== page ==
The Cookies inspector displays the contents of any outbound
Cookie2 request headers and any inbound
P3P response headers.
The Raw Inspector allows you to view the complete request and response, including headers and bodies, as text. Most of the inspector represents a large text area that displays the body text interpreted using the detected character set with the headers, the byte-order-marker, or an embedded
META tag declaration.
By default, the request or response will be displayed as received, which means that encoded or compressed content will be in a non-human readable format and received as is. The Raw Inspector comes with a special decode button (located in the inspector toolbar), decoding encoded content.
The following figure displays encoded raw content with the decode button inactive.
The following figure displays decoded raw content with the decode button active.
The Preview Inspector, available in the Request section only, allows you to view the response bodies as an image or an HTML page depending on the response content. The inspector can display the most common web image formats, including JPEG, PNG, GIF, and less common formats like cursors, WebP, JPEG-XR, bitmaps, TIFF.
If the content is in HTML format, then the Preview inspector allows you to view responses in a web browser control, which provides a quick preview of how a given response may appear in a browser. To avoid flooding the Live Traffic list, the web browser control is configured to prevent additional downloads when rendering the response, which means that most images and styles will not be displayed. Additionally, scripting and navigating are blocked and provide a read-only preview.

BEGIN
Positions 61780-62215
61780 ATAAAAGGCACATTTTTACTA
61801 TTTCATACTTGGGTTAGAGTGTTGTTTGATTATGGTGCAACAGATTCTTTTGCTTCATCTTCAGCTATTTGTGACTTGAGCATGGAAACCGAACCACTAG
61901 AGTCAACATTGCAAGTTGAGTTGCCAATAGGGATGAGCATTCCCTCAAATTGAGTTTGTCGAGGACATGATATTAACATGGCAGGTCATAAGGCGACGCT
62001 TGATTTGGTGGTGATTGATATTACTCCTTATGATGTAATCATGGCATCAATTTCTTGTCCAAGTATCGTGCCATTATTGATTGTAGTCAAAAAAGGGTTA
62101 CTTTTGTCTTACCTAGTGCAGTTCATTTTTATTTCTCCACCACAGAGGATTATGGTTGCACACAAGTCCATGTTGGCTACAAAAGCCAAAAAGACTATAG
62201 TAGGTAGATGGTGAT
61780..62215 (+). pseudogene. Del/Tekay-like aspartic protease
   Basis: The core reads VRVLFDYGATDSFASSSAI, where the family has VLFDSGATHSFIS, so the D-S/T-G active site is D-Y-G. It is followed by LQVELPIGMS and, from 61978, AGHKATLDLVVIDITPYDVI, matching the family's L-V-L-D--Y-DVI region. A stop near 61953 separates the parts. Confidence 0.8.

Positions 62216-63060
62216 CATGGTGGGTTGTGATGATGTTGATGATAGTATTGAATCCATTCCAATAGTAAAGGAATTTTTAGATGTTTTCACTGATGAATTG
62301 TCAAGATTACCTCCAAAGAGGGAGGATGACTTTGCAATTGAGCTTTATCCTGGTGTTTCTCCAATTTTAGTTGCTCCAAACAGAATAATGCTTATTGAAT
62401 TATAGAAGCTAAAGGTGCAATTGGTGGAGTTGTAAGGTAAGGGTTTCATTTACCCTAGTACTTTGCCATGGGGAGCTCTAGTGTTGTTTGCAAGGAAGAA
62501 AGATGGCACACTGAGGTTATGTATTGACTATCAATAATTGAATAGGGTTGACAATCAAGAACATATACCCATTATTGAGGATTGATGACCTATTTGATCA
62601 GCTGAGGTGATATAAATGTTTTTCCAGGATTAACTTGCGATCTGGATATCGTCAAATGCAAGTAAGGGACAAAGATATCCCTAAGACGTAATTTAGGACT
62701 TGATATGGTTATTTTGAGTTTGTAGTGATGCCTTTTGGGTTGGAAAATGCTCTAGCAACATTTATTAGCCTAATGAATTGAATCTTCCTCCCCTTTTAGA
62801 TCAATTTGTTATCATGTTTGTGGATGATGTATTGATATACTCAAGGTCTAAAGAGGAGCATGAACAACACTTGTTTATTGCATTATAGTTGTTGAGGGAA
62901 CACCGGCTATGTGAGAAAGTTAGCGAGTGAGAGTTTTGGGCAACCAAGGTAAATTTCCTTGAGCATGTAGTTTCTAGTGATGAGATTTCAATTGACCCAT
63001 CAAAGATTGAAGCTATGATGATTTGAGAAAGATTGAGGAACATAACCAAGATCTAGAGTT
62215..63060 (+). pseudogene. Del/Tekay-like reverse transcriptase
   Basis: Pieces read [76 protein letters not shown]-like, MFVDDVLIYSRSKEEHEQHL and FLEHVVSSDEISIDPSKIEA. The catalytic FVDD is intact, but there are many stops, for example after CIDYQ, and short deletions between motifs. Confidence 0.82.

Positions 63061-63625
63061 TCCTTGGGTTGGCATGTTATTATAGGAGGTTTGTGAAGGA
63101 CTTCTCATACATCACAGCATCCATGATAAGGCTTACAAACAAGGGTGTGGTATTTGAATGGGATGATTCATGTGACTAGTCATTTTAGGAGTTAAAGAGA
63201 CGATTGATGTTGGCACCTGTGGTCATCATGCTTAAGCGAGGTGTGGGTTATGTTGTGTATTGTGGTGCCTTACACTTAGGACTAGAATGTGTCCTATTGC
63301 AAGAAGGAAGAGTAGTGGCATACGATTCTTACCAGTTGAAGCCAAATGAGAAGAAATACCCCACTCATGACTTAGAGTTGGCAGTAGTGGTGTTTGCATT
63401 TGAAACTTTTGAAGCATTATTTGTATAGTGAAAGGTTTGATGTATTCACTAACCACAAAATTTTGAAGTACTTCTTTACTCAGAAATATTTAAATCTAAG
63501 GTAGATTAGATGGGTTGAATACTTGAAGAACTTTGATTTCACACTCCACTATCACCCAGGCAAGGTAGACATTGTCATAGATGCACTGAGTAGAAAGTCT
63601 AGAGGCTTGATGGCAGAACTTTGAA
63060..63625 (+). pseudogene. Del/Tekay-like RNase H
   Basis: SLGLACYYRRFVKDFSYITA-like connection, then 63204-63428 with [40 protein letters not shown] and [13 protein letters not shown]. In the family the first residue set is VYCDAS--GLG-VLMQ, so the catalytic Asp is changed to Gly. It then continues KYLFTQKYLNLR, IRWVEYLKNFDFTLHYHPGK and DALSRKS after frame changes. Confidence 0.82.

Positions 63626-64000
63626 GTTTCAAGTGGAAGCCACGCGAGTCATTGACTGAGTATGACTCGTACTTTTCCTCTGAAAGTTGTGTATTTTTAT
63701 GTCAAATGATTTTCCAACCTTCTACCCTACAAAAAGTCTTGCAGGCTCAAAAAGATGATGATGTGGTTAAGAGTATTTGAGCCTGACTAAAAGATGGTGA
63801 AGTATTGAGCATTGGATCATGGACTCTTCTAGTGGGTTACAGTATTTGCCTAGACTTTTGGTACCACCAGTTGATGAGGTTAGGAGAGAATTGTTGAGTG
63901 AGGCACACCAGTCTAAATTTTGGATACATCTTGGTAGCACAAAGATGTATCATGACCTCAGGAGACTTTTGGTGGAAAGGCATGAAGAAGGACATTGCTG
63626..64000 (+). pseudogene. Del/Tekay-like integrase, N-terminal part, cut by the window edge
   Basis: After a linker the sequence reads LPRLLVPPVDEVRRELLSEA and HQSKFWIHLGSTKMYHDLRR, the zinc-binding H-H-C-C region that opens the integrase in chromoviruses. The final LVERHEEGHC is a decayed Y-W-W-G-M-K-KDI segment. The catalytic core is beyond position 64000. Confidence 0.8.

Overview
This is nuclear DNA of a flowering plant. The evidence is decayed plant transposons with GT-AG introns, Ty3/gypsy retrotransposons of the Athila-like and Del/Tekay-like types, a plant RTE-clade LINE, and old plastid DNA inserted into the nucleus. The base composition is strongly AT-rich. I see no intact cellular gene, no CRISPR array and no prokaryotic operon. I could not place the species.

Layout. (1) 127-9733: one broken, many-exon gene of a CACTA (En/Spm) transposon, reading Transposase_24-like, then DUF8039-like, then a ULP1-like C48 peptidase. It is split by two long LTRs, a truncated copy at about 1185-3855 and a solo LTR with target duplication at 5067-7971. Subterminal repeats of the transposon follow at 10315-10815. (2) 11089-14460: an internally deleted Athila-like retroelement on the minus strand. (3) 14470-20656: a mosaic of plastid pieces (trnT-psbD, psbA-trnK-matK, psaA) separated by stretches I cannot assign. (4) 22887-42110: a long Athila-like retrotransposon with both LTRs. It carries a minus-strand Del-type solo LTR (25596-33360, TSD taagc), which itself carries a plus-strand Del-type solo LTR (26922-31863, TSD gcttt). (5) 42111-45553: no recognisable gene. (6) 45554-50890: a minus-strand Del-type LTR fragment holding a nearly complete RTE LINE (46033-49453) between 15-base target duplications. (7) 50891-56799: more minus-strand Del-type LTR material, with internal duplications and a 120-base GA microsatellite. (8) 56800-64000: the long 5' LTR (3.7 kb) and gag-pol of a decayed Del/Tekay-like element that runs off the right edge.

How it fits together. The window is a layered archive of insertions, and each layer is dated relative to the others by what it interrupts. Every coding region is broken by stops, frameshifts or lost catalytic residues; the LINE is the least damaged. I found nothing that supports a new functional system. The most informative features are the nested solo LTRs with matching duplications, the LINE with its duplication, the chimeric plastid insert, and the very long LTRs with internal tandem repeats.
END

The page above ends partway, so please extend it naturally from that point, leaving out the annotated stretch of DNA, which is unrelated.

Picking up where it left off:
The Body inspectors are suitable for different types of requests and responses. Fiddler Everywhere automatically tries to load the most appropriate body inspector, depending on the content.
The Text inspector allows you to view the request and response bodies as text. It truncates the data it renders at the first null byte it finds, making it inappropriate for displaying binary content. Most body inspectors represent a large text area that reveals the body text interpreted using the detected character set with the headers, the byte-order-marker, or an embedded META tag declaration.
If the JSON data is malformed, for example, the name component of a name/value pair is unquoted, the JSON inspector will show a warning in the footer.